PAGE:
after 3 weeks my HDD has problem reallocation sector count that you see in pictures I want to know that error happen for second time in same laptop that happen because problem in laptop affect to HDD or another else

second this problem happen by connector sata or else

third I want to know how to avoid bad sector
always when HDD want to scan disk I leave it and make scan disk

four I want to know when Bad Sector replaced who is replaced windows or firmware in HDD and when Bad sector replaced it almost affect HDD It affect read/write speed or else

thanks for help and participate
m
0
l
a c 316 G Storage
September 19, 2012 10:22:28 PM

AIUI, when HDDs are replaced under warranty, the replacement is usually a refurbished drive. This means that it may have a prior history of bad sectors.

Otherwise, I'm only guessing, but your bad sectors may be the result of high temperatures, or shock or vibration. According to the Airflow Temperature attribute, your maximum historical SMART temperature appears to have been 49C (= 100 - 51). The G-sense Error Rate attribute has recorded 1571 (= 0x623) shock events. I don't believe the SATA cables would have any bearing on the problem, but I'm no expert.

Sectors are reallocated by the drive's firmware, not by Windows. However, Windows may decide to avoid a known bad sector by placing it in a "bad cluster" table. The drive won't reallocate this sector until Windows writes to it. In the meantime the drive treats such a sector as "pending reallocation".

Windows communicates with the HDD via Logical Block Addresses (LBA). For example, LBA 0 may begin life as physical sector 0, but if sector 0 goes bad, LBA 0 may be reallocated to physical sector 123456, say. Windows will still access LBA 0, but the drive will transparently reroute the transfers to sector 123456. Windows won't know that this is happening.

I don't know how reallocation affects the access time, but AIUI some sparing schemes allow for spare sectors on the same track or cylinder, so additional seeking is minimised or avoided altogether.
m
0
l
September 20, 2012 12:50:31 AM

fzabkar said:
AIUI, when HDDs are replaced under warranty, the replacement is usually a refurbished drive. This means that it may have a prior history of bad sectors.

Otherwise, I'm only guessing, but your bad sectors may be the result of high temperatures, or shock or vibration. According to the Airflow Temperature attribute, your maximum historical SMART temperature appears to have been 49C (= 100 - 51). The G-sense Error Rate attribute has recorded 1571 (= 0x623) shock events. I don't believe the SATA cables would have any bearing on the problem, but I'm no expert.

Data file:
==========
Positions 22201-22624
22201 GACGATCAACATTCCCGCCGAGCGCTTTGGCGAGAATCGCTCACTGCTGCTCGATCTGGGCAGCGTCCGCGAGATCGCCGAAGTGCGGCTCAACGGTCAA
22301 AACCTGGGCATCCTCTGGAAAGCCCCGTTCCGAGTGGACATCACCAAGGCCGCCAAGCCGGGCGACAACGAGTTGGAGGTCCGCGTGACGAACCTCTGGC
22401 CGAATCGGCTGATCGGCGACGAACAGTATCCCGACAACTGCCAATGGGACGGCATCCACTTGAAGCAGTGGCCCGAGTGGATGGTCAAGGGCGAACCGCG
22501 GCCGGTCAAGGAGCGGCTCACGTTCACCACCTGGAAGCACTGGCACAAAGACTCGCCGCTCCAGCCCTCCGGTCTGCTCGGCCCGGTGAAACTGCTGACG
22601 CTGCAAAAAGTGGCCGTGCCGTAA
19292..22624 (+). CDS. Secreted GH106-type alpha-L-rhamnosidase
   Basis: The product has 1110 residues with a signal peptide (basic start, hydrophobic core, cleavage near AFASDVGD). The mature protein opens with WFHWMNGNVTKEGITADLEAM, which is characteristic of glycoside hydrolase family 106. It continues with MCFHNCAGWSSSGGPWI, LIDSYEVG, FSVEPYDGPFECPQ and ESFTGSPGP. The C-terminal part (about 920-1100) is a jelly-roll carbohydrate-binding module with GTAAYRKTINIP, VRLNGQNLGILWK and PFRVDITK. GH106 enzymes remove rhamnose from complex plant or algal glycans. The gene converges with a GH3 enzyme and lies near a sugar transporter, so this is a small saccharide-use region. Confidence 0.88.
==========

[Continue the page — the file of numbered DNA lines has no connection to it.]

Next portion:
Sectors are reallocated by the drive's firmware, not by Windows. However, Windows may decide to avoid a known bad sector by placing it in a "bad cluster" table. The drive won't reallocate this sector until Windows writes to it. In the meantime the drive treats such a sector as "pending reallocation".

Windows communicates with the HDD via Logical Block Addresses (LBA). For example, LBA 0 may begin life as physical sector 0, but if sector 0 goes bad, LBA 0 may be reallocated to physical sector 123456, say. Windows will still access LBA 0, but the drive will transparently reroute the transfers to sector 123456. Windows won't know that this is happening.

I don't know how reallocation affects the access time, but AIUI some sparing schemes allow for spare sectors on the same track or cylinder, so additional seeking is minimised or avoided altogether.



thank you for help me

you advise me to go to service center because my laptop is under warranty to chack or replace it

second now check HDD tempreature by everest now is 35

third you say it caused by shock by electricity I dont think so because my laptop is connected by adapter

four you say vibration I dont think so because laptop is designed to move not stable actulate I put laptop on table

any other solutions to know why this problem cause

I think but not sure there is problem in motherboard in laptop but I dont now is correct or no

If you have any solutions plz tell me thanks for your help
m
0
l
a c 316 G Storage
September 20, 2012 1:05:53 AM

By "shock", I meant physical shock, not electrical shock.

Other than shock, temperature, or perhaps an unstable power supply, I can't think of any other way for bad sectors to be caused by factors outside the drive. As I said, I'm not an expert. You could try for a warranty replacement, but I don't know how the service centre will treat your case.
m
0
l
September 20, 2012 1:09:44 AM

fzabkar said:
By "shock", I meant physical shock, not electrical shock.

Other than shock, temperature, or perhaps an unstable power supply, I can't think of any other way for bad sectors to be caused by factors outside the drive. As I said, I'm not an expert. You could try for a warranty replacement, but I don't know how the service centre will treat your case.



thanks for your help
m
0
l
November 4, 2012 3:09:36 PM

hi. I have a Toshiba C660, and have this same problem. Second time HDD fail (reallocated sectors value around 2000).
Why it happen second time ? I would like to know.
Is it possible that some software damage the hard drive?
m
0
l
November 6, 2012 2:52:33 AM

I dont know but this not affected reseon because my software installed in another PC and put copy of sources on another HDD and install programs from another HDD so I dont know reason

I guseing problem not from software But I dont know that Right or wrong so If you have any solution tell me
m
0
l
!